Neither the tax residency or the flag of the boat
is the issue.
is a contract
between an Insurer and you (ie, personally or company, etc...). The contract
will specify which country laws it references
in it's drafting.
Whether any Insurer elects to insure you will be more based on their internal rules, than the laws of any particular country. (eg, Australian Insurers are often using international underwriters who may prohibit them from taking on risks outside Australia).
For example, I am an Australian & UK citizen, with 44 ft sailing cat which has been based in the Med for many years, and has never paid VAT in the EU (just ensure the boat
leaves the EU at least every 18 mths).
The boat is flagged in Langkawi, Malaysia
but has never sailed there.
The boat is insured via a UK broker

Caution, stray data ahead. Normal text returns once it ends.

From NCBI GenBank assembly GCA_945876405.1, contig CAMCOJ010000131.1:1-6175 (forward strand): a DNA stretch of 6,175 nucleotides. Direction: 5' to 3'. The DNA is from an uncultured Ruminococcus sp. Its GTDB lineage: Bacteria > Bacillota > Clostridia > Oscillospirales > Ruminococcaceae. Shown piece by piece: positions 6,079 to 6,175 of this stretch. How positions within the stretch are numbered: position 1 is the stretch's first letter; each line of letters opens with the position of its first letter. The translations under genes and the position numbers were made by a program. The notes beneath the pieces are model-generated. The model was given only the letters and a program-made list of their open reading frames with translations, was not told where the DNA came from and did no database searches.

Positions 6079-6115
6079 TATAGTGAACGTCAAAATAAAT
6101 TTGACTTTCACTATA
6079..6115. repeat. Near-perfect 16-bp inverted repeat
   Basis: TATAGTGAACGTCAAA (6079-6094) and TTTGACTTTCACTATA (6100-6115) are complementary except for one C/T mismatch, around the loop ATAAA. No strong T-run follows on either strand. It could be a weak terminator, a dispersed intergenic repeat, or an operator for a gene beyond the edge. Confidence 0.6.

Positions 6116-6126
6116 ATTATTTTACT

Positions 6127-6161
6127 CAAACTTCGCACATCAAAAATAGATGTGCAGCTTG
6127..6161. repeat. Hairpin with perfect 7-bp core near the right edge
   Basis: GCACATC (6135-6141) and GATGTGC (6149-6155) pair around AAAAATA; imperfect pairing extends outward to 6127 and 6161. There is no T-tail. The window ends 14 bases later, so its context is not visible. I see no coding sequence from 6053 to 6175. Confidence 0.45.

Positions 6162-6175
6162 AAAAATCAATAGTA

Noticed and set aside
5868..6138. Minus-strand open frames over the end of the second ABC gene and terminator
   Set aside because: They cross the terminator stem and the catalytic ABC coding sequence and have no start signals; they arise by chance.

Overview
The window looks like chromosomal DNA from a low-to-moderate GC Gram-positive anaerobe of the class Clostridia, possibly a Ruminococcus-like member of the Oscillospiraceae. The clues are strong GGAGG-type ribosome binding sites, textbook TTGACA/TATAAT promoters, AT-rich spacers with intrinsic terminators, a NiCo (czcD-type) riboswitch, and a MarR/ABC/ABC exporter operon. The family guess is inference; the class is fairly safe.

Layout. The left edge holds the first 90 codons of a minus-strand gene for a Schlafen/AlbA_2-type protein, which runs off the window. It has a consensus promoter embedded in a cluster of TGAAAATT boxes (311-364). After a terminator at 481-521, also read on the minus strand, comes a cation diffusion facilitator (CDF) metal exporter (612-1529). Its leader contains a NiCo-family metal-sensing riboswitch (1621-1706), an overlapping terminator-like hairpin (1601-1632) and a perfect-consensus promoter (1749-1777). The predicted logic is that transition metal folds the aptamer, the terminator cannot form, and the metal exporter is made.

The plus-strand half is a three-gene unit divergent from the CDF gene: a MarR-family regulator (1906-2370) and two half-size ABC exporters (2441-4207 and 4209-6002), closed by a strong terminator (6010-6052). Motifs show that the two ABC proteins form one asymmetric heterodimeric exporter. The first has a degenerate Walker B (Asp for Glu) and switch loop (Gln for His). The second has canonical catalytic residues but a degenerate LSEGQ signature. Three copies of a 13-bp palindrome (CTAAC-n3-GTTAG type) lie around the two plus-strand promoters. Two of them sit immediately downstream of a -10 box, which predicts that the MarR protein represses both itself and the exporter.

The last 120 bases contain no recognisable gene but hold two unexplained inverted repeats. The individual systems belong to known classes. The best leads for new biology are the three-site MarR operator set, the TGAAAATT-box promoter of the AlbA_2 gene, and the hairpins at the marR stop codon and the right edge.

insurer Yachtline although they are not the underwriter. The policy is written under the laws of England
& Wales and governed by the FCA (Financial Conduct Authority).
In Oct.2011, I made a claim after a Delaware USA flagged superyacht dragged anchor
and came onto me in a storm whilst we were on a mooring
. The superyacht was Turkish owned and crewed. It was a tricky claim, because the damage to my boat was less than the $20,000 USD excess of the superyacht's insurance
, and the Turkish owner was less than honourable. A prick who refused to fully compensate for the damage, but instead offered a sum less than half the cost of the repairs
Yachtline fully compensated me, but I think ended up accepting the Turks offer because it wasn't worth the legal
fight with this Turk through the Turkish courts.
From all this, I say it doesn't matter who owns the boat or where it's flagged, just who's the Insurer and do they stand behind the contract as it's written. So you don't have to attempt to sue your Insurer (on top of everything else) to get what you believe the insure contract entitles you to.